A portrait of a novelist as a PR man (or should that be the other way round?)
Dan Tyte claims to have invented doing up your top button when not wearing a tie. Is this the man responsible for the collar quirk which revolutionised smart casual dress? Or is this just a triumph of self-invention? A well-worn line repeated so many times that it becomes a weary kind of truth. As an executive director at an award winning PR company Dan knows the power an prevalence of the image.
I think he puts it best in debut novel, Half Plus Seven, when he says, "everyone one of us was a brand. A personal brand. What, you? Yes you."
Sometimes it seems we live in a nation of press officers where everyone is involved in promoting something or other, like every waking moment is be part of some elaborate pitch.We live in a world where “online presence” and “brand creation” have gone beyond marketing talk to become part of the common lexicon.
Dan's story is about a PR man trying to shatter this world of surfaces in search of redemption and truth.
Not fashionable ideas perhaps, but then Dan, 33, is trying to establish himself as self-appointed “anti-spokesperson for Generation Whine.”
To this end he faces one last great feat of spin, establishing himself as an author. So how does a PR man PR his novel about PR?
"The first thing you have to do is to distill an 80,000 word book into a five or 10 second sound bite. This is difficult but that’s the art of PR, having a complicated story and, in the 10 or 15 seconds of a journalist’s attention, hitting them with a zinger in the middle of the eyes which makes them want to know a bit more. That’s easier in my professional life because I know the narratives, how to play the media and how to hook stories into these narratives,” says Tyte. “But conversely I think the book does fit in with narratives which do play well and this makes it an easier job. These narratives around the maelstrom of modern life, the housing crisis, divorce rates, Tinder, mysinglefriend.com, lunchtime boozing, taking drugs is just like having a cup of tea, having a cat instead of a kid. I wanted to write our generation a tale they can connect with because they recognise themselves.”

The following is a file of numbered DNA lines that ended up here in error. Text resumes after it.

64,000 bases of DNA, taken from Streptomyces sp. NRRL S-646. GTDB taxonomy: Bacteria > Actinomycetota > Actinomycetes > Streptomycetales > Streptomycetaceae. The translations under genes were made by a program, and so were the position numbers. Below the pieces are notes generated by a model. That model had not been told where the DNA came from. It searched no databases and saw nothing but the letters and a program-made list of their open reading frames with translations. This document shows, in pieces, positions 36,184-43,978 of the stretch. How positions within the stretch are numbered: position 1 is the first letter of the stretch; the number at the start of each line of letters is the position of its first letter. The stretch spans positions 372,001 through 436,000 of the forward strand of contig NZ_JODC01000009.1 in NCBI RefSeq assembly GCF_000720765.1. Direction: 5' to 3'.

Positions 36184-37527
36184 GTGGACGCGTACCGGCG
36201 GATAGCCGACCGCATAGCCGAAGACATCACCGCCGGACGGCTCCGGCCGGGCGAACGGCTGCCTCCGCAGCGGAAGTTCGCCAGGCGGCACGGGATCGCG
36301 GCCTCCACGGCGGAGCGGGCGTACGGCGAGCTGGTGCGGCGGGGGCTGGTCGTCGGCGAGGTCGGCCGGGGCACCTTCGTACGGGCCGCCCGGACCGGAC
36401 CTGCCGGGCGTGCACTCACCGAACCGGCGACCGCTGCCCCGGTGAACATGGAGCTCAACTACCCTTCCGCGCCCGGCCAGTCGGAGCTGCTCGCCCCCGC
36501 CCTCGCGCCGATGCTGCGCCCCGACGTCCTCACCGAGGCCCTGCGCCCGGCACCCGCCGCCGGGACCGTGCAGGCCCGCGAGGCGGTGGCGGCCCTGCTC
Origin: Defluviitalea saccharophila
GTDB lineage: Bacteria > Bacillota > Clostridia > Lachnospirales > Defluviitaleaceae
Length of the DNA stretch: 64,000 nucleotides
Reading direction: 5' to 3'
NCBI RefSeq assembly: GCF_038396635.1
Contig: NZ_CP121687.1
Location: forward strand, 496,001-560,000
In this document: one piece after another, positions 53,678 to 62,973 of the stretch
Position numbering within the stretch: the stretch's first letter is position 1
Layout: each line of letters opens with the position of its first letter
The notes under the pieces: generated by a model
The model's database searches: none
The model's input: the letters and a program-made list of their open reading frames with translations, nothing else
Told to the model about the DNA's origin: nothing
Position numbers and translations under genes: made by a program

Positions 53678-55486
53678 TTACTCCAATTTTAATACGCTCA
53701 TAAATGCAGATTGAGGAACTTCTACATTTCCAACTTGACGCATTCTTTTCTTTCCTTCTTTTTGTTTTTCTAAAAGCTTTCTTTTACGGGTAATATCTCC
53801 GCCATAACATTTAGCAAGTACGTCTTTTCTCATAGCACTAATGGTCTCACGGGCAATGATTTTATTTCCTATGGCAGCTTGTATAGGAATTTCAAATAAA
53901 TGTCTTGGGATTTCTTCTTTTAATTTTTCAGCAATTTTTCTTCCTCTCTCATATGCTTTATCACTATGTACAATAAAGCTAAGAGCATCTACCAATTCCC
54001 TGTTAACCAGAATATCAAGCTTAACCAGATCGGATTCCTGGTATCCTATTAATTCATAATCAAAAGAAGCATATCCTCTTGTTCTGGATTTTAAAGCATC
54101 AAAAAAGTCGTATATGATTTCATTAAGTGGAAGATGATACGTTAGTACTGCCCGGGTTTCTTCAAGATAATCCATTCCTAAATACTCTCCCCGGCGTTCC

"The maelstrom of modern life, the housing crisis, divorce rates, Tinder, mysinglefriend.com, lunchtime boozing, taking drugs is just like having a cup of tea, having a cat instead of a kid."
Half Plus Seven was born on a press trip to New York with Kruger magazine - a matte wonder which burned brightly from 2004 to 2010. The team travelled from Cardiff to the East Coast on a cultural excursion including a fateful visit to a Greenwich Village psychic.
"She said things to my friends which made me think 'this woman knows her stuff'. The one thing she said to me which really sticks out is that many will come and many will go. That feels about right."
Prescient perhaps but I doubt the fortune teller realised their brief meeting would be the springboard for a novel. Fast forward six years and Dan is back in the Empire State catching up with ex-girlfriends and student drinking buddies.
He's searching for a ghost, his youth? No. The ghost of Dylan Thomas - Dan's role model for healthy living.
"We found the bottom of many glasses and slept in Brooklyn’s most coffin like beds," there was also a pilgrimage to The White Horse Tavern and a kind of séance in a Chinatown karaoke bar.